We Need Law and Order, Not Sympathy for Rioters
After rioting broke out in the Watts section of Los Angeles in August 1965, concerned Republicans persuaded Ronald Reagan to run for governor on a stern “law and order” platform. The former movie star did exactly that, trouncing California Gov. Pat Brown by 15 percentage points, the biggest prize among the eight governorships that the GOP picked up in 1966. And the Gipper was on his way to the White House.
We face a similar moment today. We need more Republicans, like Gov. Chris Christie, calling for an end to the mayhem outside of St. Louis and reminding the public, as then-Gov. Reagan advised the GOP’s 1968 platform committee: “We must reject the idea that every time a law’s broken, society is guilty rather than the lawbreaker.” Spare us from Sen. Rand Paul, who parroted the phony line in Time: “Given the racial disparities in our criminal justice system, it is impossible for African-Americans not to feel like their government is particularly targeting them.” That’s the tale the mainstream media want Americans to believe.
While the Kentucky senator considers the liberal press his base – much like his colleague John McCain did in 2000 – the media and their accomplices continue to spin the Ferguson lawlessness as the latest chapter of their never-ending anti-American trope that casts African-Americans as permanent victims of a racist and bigoted country that never mended its ways. John Gaskin III of the St. Louis County NAACP, for example, has now declared Missouri “the most racist state in the country.”
So as “peaceful protesters” have destroyed all sorts of retail businesses, the Missouri governor and the U.S. attorney general, both Democrats, vent indignation over the release of footage showing a 6’4”, 300-pound Michael Brown roughing a diminutive immigrant cashier during a convenience-store robbery. That’s because the evidence doesn’t fit the mythology of an oppressive and hateful white America that the global Left and the Democratic party have preached since the assassination of JFK, a Cold Warrior, by a left-wing defector to the Soviet Union.
Indeed, media kingpins, who handle Al Sharpton and Jesse Jackson with kid gloves, are on a constant witch-hunt for another Rodney King video. That nine-minute tape, too, is instructive: The only clip the media played in 1991 – over and over – was 20 seconds that framed the cops as the bad guys. Yet the entire video reveals the officers putting themselves in harm’s way to restrain King when they could have just shot him. For that restraint, the cops were subject to relentless prosecution, once for assault in state court (for which they were acquitted), and once again for violating King’s civil rights in federal court (for which they were found guilty). And Paul claims our biggest problem is the militarization of local police responding to civil upheaval.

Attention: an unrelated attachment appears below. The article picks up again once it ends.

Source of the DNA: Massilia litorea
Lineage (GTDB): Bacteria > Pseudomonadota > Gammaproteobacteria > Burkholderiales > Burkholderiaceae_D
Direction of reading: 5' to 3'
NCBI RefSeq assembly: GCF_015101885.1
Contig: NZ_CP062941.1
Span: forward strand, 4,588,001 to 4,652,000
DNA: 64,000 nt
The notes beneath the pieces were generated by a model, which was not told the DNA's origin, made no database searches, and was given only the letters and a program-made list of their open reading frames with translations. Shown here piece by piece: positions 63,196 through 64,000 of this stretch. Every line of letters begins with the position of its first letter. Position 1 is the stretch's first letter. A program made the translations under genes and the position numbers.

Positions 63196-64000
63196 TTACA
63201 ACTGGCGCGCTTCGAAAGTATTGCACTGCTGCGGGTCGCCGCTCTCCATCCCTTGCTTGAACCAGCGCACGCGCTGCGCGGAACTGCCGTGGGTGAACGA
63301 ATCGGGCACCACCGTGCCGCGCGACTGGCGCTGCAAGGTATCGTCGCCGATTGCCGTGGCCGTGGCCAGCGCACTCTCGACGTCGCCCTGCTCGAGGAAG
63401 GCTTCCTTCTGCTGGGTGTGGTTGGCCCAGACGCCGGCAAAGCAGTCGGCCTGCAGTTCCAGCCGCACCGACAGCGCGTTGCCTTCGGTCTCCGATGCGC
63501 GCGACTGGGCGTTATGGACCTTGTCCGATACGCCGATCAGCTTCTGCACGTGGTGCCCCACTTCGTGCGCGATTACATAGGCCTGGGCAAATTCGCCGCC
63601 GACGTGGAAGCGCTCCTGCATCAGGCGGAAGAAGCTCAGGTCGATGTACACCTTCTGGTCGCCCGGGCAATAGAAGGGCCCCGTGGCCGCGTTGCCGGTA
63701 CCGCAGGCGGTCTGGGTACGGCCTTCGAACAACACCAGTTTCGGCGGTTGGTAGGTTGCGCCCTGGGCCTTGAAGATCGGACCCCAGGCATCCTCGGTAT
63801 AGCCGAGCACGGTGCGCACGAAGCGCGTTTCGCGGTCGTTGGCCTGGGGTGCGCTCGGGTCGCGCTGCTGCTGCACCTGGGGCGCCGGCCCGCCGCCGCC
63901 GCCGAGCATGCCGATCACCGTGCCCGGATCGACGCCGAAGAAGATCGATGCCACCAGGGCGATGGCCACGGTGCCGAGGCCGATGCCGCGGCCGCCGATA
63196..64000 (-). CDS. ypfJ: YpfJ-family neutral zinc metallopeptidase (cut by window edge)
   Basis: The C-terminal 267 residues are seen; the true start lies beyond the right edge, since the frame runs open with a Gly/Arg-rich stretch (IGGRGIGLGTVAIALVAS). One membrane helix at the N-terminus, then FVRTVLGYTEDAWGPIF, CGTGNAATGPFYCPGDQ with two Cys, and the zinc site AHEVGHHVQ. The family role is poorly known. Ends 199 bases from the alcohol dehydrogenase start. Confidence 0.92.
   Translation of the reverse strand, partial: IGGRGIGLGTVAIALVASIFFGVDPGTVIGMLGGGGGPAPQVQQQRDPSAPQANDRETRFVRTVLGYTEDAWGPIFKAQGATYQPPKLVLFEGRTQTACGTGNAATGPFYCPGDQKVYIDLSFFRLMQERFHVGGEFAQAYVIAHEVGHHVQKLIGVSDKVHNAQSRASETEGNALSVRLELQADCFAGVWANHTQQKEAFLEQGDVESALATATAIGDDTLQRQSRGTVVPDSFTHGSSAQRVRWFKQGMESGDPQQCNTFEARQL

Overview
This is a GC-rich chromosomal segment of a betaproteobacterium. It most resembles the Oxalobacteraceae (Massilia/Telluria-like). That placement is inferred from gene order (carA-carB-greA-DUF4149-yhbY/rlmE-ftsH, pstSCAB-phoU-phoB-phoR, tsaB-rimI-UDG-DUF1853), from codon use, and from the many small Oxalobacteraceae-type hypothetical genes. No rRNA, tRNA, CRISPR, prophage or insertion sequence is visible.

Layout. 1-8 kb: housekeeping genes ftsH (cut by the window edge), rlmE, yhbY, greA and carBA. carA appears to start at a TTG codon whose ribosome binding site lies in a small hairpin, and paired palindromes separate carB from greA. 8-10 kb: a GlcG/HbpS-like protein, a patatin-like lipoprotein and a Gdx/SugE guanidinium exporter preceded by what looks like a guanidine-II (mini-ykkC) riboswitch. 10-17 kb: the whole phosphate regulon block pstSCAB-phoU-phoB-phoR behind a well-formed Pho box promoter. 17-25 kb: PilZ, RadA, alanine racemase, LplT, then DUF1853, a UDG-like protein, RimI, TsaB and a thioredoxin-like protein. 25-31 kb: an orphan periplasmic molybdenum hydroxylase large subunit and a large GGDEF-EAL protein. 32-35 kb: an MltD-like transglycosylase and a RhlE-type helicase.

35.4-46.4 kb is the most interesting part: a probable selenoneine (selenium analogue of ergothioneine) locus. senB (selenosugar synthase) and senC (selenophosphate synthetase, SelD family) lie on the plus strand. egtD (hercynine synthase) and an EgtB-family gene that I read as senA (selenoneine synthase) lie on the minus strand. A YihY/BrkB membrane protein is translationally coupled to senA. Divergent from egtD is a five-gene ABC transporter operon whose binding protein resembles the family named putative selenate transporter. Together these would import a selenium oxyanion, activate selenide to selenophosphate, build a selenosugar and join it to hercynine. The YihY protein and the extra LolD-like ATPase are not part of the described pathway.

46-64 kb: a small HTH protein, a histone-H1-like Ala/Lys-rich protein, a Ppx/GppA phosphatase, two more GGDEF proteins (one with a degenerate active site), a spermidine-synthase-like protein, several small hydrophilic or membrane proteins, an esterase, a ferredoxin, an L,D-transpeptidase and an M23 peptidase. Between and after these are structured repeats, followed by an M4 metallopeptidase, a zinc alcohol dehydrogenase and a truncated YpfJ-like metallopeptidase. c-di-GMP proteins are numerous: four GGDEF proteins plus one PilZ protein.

Thanks to Fox News and the new media, the public has a more accurate picture of the events in Ferguson, a portrait that indicts the professional adversarial class that blames “the system,” not individual lawbreakers. As Fred Siegel writes in City Journal, “so many journalists and academics, not to mention black activists, have so much invested” in “the grotesque pantomime of repression and redemption,” condoning urban chaos as somehow virtuous. He calls it “riot ideology.”
Which makes it all the more strange is that Paul seeks to make nice with The New York Times and The Los Angeles Times, papers of record for bicoastal elites who remain captive to the 1960s construct.
Rather than enabling the politically correct groupthink, successful Republicans of the past debunked it. When LBJ’s Kerner Commission blamed “white racism” for the 1967 riots in Detroit and Newark, then-presidential candidate Richard Nixon lamented that its report “blames everyone for the riots except the perpetrators of the riots.” Likewise, the 1968 GOP platform shaped by Reagan’s input called not for liberal rationalizations but middle-class commonsense: “Respect for the law is the cornerstone of a free and well-ordered society... We must re-establish the principle that men are accountable for what they do” and “that criminals are responsible for their crimes.”
Were Sen. Paul following the Reagan-Nixon playbook, he would be standing up for Middle America – and her values, and acknowledging that the forgotten Silent Majority includes many African-Americans who are law-abiding, church-going folk who lead very different lives from those of the Ferguson troublemakers or their Upper West Side sympathizers. As Laura Ingraham tweeted, the rank-and-file are tired of being scolded as racists.
Moreover, Paul should not be afraid to ask: Why does President Obama continue to vacation with his rich liberal friends, emote vacuous lines like, “If I had son, he’d look like Trayvon,” and dispatch Eric Holder to cultivate grievances at every opportunity – rather than being the Nixon-goes-to-China leader who relieves racial tensions? But by not making waves, Paul gets lionized by Obama’s Harvard law professor Charles Ogletree, who justified the rioting on Meet the Press because Ferguson’s finest “don’t know the community.”
The bottom line: the libertarian junior senator is not merely the wrong GOP spokesman on Ferguson; he’s wrong for 2016. The party desperately needs an authentic conservative willing to fight, as did Reagan and Nixon in their day, for the country and the middle class against elites who condemn America – and her majority population – as the problem. That kind of leadership, sounding a clarion call for “law and order,” could save a party looking for redemption, and America.
— Robert W. Patterson served in the administrations of President George W. Bush and Governor Tom Corbett of Pennsylvania.